Love it or hate it, your hair is a big part of you. There’s a reason why we celebrate good hair days, obsess over dry shampoo, and get emotional over big haircuts; our hair not only affects how people see us but how we see ourselves. For many of us, it can be a point of pride, a source of envy, or the cause of major frustration. (Seriously. I watched my curly-haired sister spend years experimenting with an arsenal of products and tricks to tame her tresses.)
In Me, My Hair, and I: Twenty-seven Women Untangle an Obsession, a book edited by Elizabeth Benedict, a group of women delves into what hair means across cultures, religions, races, and more. One fairly universal truth noted is that “a women’s hair is her glory,” as Maya Angelou says in the Chris Rock documentary Good Hair. It can reveal information related to race, ethnicity, religion, political beliefs, social class, health, and more.
The stories in the book provide thought-provoking and often humorous accounts of the women’s personal experiences, serving as a window into different cultures and lifestyles. It’s fascinating to ponder just how much time, effort, and money is often invested into this trait, and why we consider it worth it. Me, My Hair, and I recognizes that hair is serious business, literally and figuratively.
Here are six intense lengths women go to or have gone to, all in the name of trying to achieve hair ideals, based on Me, My Hair, and I:
Owning a curling iron or a straightener brings the risk of burns, but they’re typically safer than the tools women before us had available to them. Marita Golden describes how she’d dread the times when her mom would use a hot comb on her so that she’d have “good hair” (or “white girl’s hair”), and the process sounds rough. Meanwhile, Katie Hafner mentions how her sister would use a clothes iron and ironing board to straighten her locks. I’m sure more than a few women have suffered bad burns thanks to both of these processes, but the idea was that the results warranted the risk.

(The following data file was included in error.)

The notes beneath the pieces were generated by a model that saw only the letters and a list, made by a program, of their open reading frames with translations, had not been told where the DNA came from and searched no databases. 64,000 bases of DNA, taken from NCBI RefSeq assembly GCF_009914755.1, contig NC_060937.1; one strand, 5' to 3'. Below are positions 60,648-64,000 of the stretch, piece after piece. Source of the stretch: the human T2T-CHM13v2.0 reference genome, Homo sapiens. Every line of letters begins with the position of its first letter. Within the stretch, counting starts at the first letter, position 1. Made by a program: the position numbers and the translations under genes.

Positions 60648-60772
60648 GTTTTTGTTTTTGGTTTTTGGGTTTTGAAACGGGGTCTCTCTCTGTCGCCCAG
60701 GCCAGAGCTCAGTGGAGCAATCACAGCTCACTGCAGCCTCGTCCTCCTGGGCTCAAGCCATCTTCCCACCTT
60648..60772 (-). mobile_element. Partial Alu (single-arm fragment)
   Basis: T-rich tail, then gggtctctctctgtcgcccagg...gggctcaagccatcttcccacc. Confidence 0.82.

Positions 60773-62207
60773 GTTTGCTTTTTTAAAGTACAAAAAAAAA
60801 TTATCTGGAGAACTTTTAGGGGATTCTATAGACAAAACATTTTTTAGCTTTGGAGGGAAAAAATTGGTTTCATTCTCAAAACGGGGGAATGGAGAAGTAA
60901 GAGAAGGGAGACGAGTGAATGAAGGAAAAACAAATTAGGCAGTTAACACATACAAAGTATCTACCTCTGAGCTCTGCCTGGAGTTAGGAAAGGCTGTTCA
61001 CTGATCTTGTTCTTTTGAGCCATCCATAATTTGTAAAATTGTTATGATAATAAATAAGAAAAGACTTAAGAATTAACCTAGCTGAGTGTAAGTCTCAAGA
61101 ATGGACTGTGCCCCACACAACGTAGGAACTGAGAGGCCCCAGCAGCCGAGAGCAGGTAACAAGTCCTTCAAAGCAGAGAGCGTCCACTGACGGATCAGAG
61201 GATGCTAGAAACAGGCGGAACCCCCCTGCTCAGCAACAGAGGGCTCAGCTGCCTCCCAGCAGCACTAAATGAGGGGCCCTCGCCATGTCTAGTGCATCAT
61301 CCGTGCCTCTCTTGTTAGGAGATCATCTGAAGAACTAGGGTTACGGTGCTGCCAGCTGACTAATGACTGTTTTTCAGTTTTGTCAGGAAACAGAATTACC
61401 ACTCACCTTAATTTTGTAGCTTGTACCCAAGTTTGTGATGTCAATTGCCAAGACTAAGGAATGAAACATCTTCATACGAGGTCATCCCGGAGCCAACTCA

Splurging On Hair Products
The amount of money spent on hair care is, frankly, insane. Patricia Volk highlights a statistic from Goldman Sachs that puts the dollar amount spent on hair products each year at $38 billion. $38 billion! It’s more than twice what is spent on makeup in a year, which comes in at a paltry (in comparison) $18 billion. As staggering as the number is, though, it’s not surprising. After all, with there being so many hair traits for women aspire to, there’s a lot for the industry to sell us on. Volk admits to being a huge consumer herself and lists $203 worth of products she had on hand at the time of writing. Sadly, “beautiful” hair doesn’t come cheap.
Using Potentially Dangerous Chemicals
With all that we put on our heads, we have to face the fact that we don’t necessarily know all of the long-term health effects of these products and treatments. Marita Golden points this out while discussing little kids whose parents have them get “relaxers,” a process that uses chemicals to straighten natural curls. Safety is definitely something to consider.
One author recounts her attempt to create the perfect bubble (aka a bouffant) using hair rollers, which made me cringe. If you’ve ever slept in rollers — especially the old school ones — you know that they’re not comfortable. When I was a kid, my mom had a pretty old set that I tried out a couple of times before learning my lesson. Not only did they press into my skull all night, they were reluctant to release my hair from their spiny clutches in the morning. Vast as improvements have been since then, rollers are a great as example of the inconvenience and discomfort many of us will put up with to achieve our desired look.
Trying Out Strange Tricks
Throughout Me, My Hair, and I, writers cop to bizarre hair control methods. A cute one is “a major hairdressing discovery” made by contributor Maria Hinojosa and her brother when they were 6 and 8 years old, respectively. The duo would put their mother’s stockings on their heads after they bathed and sleep that way to get hair that looked more like that of their friends. Stranger things have definitely happened, though.
The hair on your head isn’t the sole focus of the book. Let’s face it: there are also plenty of ideas out there about what body hair in general should look like. Alex Kuczynski’s section discusses the unexpected full-body wax she got while at a hammam in Turkey and what the hairless look represents in different cultures. Whether you’ve tried waxing your bikini region, your legs, your eyebrows, or somewhere else, I’m sure you’ll agree when I say that it’s an unpleasant process. (I’ll never forget the awkward bruising I ended up with the first time I tried taking care of my own bikini line prior to a beach trip. Not fun.) There’s a reason people say that beauty is pain.